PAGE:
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Pension 'fix' will be costly

By Stephen Herzenberg In public policy, as in medicine, a guiding principle should be "first, do no harm." In other words, don't make the problem worse.

By Stephen Herzenberg

In public policy, as in medicine, a guiding principle should be "first, do no harm." In other words, don't make the problem worse.

Unfortunately, Gov. Corbett's plan to radically restructure Pennsylvania's public pension system does serious harm to taxpayers, driving up the public cost of retirement benefits for years to come. It harms Pennsylvania's teachers, nurses, emergency responders, and other public servants by undermining their retirement benefits without saving a dime. And it harms efforts by Pennsylvania schools and other public employers to attract and retain high-quality employees.

Corbett and Budget Secretary Charles Zogby have sought to mobilize public opinion behind their plan by pointing to the billions in additional funds needed to pay for public pension benefits already promised.

Pennsylvania ran up its current pension tab during an unusual period - the most difficult for financial markets since the Depression. At the same time, three successive governors signed budgets that shortchanged pension plans.

Every paycheck, teachers and other public employees faithfully contributed to their pensions - about 7 percent of their salaries on average. But after two stock market crashes and lawmakers' diversion of needed funds to other priorities, robust employee contributions alone were not enough. Now the bill has come due.

Enter Corbett's proposal to end the state's current pension plans and shift new public employees to 401(k)-type retirement accounts. This plan will actually increase Pennsylvania's current pension debt and the cost of future benefits for state and school employers.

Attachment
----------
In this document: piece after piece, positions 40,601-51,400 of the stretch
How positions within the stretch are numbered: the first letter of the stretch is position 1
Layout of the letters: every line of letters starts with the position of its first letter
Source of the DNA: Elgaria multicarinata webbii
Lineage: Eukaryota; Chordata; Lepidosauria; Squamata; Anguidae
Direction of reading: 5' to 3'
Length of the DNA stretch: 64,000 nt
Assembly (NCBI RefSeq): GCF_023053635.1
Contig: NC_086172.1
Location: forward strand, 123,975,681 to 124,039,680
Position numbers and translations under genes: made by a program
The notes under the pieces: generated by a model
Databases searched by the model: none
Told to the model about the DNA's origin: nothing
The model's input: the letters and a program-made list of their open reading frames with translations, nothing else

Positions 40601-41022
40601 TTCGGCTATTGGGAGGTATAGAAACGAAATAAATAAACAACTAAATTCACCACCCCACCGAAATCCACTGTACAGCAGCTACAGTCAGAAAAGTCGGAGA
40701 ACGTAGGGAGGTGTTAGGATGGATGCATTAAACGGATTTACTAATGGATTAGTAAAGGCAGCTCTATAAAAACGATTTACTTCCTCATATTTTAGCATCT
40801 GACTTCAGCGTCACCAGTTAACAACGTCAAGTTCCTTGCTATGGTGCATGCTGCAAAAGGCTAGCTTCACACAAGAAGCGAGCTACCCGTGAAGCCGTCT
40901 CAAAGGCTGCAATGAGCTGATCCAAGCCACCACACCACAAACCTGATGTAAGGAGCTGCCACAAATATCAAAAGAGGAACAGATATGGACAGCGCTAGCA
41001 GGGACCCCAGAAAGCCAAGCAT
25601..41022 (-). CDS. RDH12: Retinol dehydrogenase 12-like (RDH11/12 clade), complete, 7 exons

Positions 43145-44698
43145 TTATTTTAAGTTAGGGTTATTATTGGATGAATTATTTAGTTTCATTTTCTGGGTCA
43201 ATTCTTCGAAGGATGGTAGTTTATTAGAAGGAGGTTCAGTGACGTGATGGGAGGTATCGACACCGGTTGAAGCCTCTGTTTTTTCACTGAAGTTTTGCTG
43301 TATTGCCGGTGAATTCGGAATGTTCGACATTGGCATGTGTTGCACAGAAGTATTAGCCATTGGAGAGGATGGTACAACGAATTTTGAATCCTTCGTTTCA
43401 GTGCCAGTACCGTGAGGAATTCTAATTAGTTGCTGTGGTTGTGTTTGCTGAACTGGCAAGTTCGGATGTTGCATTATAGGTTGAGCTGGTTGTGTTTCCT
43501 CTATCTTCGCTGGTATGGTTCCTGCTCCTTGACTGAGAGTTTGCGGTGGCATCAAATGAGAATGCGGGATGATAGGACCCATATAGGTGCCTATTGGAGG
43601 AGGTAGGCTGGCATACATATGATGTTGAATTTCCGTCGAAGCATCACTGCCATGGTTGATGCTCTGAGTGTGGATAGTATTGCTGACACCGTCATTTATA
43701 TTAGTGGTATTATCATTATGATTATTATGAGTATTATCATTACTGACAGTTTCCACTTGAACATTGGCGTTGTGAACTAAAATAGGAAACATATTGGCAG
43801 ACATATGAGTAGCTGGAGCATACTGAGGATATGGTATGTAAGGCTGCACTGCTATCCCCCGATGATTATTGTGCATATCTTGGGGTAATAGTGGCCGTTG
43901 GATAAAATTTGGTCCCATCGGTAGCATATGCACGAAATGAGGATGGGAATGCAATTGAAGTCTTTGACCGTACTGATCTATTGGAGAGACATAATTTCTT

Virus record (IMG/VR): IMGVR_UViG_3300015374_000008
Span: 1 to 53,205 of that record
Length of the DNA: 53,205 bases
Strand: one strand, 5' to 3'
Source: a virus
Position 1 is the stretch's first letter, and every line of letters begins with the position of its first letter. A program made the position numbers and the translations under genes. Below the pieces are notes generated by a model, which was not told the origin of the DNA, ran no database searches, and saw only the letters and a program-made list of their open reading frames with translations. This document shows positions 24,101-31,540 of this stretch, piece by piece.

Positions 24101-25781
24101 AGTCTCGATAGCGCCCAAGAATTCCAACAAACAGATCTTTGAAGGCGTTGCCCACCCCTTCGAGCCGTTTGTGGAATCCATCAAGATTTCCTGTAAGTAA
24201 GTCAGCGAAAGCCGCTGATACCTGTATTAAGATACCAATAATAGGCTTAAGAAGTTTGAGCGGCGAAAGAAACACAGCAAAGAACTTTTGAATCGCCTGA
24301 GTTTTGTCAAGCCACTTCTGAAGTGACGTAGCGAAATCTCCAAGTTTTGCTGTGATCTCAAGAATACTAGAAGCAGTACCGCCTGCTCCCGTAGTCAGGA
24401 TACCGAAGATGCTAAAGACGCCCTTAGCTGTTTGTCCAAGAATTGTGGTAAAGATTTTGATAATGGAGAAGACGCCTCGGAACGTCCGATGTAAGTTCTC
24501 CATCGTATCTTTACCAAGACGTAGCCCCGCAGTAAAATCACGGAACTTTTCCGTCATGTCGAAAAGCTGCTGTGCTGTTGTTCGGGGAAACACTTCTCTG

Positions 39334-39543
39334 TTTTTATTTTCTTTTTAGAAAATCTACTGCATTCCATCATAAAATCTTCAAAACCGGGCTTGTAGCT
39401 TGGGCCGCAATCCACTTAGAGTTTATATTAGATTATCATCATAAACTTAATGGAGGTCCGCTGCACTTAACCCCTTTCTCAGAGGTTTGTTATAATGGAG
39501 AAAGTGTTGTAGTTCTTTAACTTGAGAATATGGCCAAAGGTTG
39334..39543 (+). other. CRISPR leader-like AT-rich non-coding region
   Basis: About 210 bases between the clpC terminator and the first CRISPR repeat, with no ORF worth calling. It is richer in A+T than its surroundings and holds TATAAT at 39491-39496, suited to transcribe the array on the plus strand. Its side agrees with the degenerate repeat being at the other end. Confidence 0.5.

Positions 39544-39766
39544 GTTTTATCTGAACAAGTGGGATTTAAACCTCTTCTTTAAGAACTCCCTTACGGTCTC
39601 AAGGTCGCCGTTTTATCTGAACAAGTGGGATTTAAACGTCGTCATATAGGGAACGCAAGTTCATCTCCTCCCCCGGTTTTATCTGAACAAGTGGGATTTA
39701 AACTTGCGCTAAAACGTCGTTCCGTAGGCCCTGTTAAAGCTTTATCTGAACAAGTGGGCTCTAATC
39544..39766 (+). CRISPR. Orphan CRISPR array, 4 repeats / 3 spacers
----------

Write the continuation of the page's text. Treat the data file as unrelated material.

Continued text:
Here's what happens. Once the current pension plans are closed and new employees are enrolled in individual accounts, those left in the pension plans will age and retire as a group. Investment managers will have to shift to more conservative and lower-return investments to be able to pay out benefits as they come due.

When investment returns pay for less of existing pension commitments, taxpayers will have to pay more. The office of Pennsylvania Treasurer Rob McCord estimates that the governor's plan will increase the state's pension debt by $25 billion by 2046.

It's not just the transition to this new system that will be rocky: replacing pensions with individual 401(k)-like accounts will make the retirement benefits of future workers permanently more expensive.

State pension reforms enacted in 2010 cut new employee pensions, reducing overall costs to only 3 percent of employee salaries. The governor's plan will raise new employee retirement costs to 4 percent of payroll. Once individual accounts are fully phased in, annual costs will increase by $179 million.

State and local taxpayers are not the only ones left holding the bag. Public employees will end up with lower retirement benefits. That's because 401(k)-type accounts waste more money than pooled pensions on administration costs, financial management, and trading fees. And individual retirement accounts offer only half the retirement security of today's pensions for the same level of contributions, the National Institute on Retirement Security estimates.

So, Wall Street gets more money to manage individual accounts, while Main Street Pennsylvania gets lower retirement income. It's not hard to see why financial firms are lobbying heavily for the governor's plan.

By contrast, the pension reforms enacted in 2010 reduced future employee pension costs by more than 20 percent and put taxpayer protections into law, requiring employees to kick in more for their pensions in a future economic downturn.

The governor's pension plan would undo those reforms. It is not what the doctor ordered.